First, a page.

Pitstop II – Epyx (1985) – Commodore 64 In 2018, it appears that we have lost a sub-genre or style of . One that all home gamers used to know well, but that now seems to have passed us all by.
“Le Man” (1982) Commodore If you’ve been reading these articles since the start, then you’ll know that I was a bit of a sucker for a good piece of box artwork back in the early days of home microcomputers. This
“TX-1” – Atari (1983) – Arcade Some people can remember exactly where they were when significant world events happened. I’ve always had a good memory so major events are still really clear in my mind. but I can also seem
“Star Rider” – Williams – (1983) – Arcade This game will always hold a very special place in my heart. I only played it once but it had such a powerful effect on me I spent many hours afterwards thinking
“Bump N Jump” – Data East – (1982) – Arcade version In 1984 a local caravan and theme park had new owners and re-opened. They had a few rides and a small video arcade. This was perfect for me and
“The Great American Cross Country Road Race” – Activision – (1985) – Commodore 64 Activision were a hot company during the Atari and Commodore era. From “Pitfall” to “Ghostbusters”, their stuff stood out on the shelf, in part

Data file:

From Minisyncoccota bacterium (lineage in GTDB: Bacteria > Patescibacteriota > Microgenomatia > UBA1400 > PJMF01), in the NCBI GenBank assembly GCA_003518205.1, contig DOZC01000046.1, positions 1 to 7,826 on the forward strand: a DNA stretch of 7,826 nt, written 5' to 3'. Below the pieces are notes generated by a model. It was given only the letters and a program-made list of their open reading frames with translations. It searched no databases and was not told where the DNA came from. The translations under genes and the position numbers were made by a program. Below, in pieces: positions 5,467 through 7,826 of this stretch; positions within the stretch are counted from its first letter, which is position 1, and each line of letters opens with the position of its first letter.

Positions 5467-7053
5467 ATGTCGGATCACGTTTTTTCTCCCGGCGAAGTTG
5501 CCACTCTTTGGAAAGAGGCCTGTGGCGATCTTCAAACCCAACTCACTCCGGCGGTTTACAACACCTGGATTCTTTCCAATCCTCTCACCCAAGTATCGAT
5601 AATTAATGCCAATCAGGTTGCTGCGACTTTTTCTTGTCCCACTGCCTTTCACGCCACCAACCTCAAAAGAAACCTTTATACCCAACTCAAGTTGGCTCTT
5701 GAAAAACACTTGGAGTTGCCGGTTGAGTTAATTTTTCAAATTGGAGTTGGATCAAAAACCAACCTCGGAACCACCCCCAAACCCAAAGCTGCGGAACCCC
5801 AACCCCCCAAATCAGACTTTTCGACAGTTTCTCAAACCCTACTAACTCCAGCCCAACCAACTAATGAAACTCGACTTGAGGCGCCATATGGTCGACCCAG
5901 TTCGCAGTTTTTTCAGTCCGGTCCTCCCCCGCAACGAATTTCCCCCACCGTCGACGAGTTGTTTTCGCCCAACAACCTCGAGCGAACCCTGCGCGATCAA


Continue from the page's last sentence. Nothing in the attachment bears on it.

“Speed King” – Digital Integration – (1985) – Commodore 64 This was a little-known ‘sim’ motorbike racing game that a friend of mine lent me. It was published by the mostly simulation publisher Digital Integration. I remember this game
Revs – Acornsoft – (1984) – BBC Model B Microcomputer By Alex Ward When I was at school those of us with home micro’s were split into two main camps – the Sinclair owners and the Commodore owners. Debate
Pitstop – Epyx – (1982) – Commodore 64 Not every computer games shop let you load up a game before deciding to buy it. For most of us, we had to buy games blind. You never quite knew
Road Race – Commodore VIC-20 (1981) As the early home micro computers were pretty limited in terms of their graphical output, great driving games were thin on the ground. Games were mostly sold on cassette tape for around £5.95.